Citibank judges that the Swiss National Bank (SNB) does not need a peg anymore. The EUR/CHF exchange rate would be now over 1.20 even if exposed to the free market.
Yesterday we showed that the upward move in the EUR/CHF is just the behavior of some euphoric Forex traders. In the meantime we see a completely different pictures, as for bond yields:
German Bunds – Swiss Eidgenossen Spread over 1% again: Long-term investors piling back into Swiss franc
Some hedge funds even expect the euro crisis to last another 20 years (as we agree in an earlier post). This would give German finances a hard life. Therefore more than half of the hedge funds expected Bund “yields to double within a year”. Most recently Vontobel warned clients not to put too much emphasis on German Bunds that investors perceive still as “safe.”
Due to the guarantees to the ESM, the EFSF and the costs of Commerzbank bad bank, a think tank expects German debt to increase from 81% of GDP to 83% this year. This despite the low borrowing costs. It is the second institute that reduced the German growth expectations for 2013 from 2.2% to 0.8%. The result: An even higher GDP to debt ratio.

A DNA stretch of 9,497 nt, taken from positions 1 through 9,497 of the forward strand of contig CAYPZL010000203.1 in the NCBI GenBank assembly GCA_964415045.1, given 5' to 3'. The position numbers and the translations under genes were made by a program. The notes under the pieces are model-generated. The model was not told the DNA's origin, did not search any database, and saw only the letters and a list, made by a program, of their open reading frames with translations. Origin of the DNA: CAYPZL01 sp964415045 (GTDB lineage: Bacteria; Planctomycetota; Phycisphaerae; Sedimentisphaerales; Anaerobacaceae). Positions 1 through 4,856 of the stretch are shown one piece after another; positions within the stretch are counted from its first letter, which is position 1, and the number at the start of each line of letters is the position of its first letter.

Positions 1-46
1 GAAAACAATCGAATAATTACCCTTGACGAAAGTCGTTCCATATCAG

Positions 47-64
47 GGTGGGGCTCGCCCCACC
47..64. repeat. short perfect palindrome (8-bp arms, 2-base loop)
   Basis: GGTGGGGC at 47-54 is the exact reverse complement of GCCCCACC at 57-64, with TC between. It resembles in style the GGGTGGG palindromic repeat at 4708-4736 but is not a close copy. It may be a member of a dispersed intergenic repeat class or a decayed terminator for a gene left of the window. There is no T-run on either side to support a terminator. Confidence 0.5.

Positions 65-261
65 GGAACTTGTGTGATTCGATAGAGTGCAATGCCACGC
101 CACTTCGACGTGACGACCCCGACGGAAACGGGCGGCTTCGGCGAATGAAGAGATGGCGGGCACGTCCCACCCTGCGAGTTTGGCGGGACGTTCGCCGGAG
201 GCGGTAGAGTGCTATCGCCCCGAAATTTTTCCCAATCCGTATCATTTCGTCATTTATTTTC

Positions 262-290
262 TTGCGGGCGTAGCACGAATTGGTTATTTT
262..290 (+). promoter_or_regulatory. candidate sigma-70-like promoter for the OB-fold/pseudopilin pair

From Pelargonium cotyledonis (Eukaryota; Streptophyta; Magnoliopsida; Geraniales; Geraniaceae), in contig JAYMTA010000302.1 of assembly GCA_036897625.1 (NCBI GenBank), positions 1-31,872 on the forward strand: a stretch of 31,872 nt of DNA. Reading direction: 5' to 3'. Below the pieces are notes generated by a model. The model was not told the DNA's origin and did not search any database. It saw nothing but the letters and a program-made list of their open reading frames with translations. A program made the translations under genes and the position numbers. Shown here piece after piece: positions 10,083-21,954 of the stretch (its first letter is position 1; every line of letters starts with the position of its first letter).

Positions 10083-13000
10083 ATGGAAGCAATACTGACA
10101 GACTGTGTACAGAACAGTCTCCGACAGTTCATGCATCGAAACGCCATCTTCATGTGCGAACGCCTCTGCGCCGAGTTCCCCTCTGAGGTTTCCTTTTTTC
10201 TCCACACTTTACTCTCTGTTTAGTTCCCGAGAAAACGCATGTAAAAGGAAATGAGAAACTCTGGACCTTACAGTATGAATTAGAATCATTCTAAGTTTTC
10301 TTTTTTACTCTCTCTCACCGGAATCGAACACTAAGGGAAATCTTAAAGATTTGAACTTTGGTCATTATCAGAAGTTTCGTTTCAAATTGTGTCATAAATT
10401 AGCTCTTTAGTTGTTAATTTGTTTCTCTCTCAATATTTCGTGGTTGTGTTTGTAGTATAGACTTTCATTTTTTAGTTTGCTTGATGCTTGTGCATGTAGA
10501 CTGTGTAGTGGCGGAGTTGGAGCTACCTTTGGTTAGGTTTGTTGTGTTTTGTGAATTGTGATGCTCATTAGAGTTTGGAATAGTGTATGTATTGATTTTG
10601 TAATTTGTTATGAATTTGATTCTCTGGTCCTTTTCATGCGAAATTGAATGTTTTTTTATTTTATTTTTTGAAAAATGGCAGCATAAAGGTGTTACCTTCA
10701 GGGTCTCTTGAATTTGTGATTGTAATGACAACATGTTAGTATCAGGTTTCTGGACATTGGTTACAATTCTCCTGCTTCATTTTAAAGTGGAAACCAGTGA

The first consequence of the Bund sell-off is that the yield spread between 10 yr. Eidgenossen and the German Bunds jumps over 1% again. A clear sign that some long-term investors are moving out of German Bunds not only into peripheral bonds, but also into Swiss Eidgenossen. Still at the end of July the spread was only 0.80%, at the beginning of June 0.65%. German investors fear inflation and debt (more details here).
The German BOBL Future (5 years) is falling to levels not seen since April.
Currently the Swiss 10 years Eidgenossen is trading at 0.66%. On August 30th before the recent CHF depreciation it was at 0.50% and on June 1 at 0.52%. The 10 yr. German Bund stands at 1.71% (on August 30th at 1.56%, on June 1 at 1.17%).
The Swiss franc has lost only little 0.18% against the euro and stands at 1.2168, whereas the euro gained 1.19% against the USD at 1.3144.
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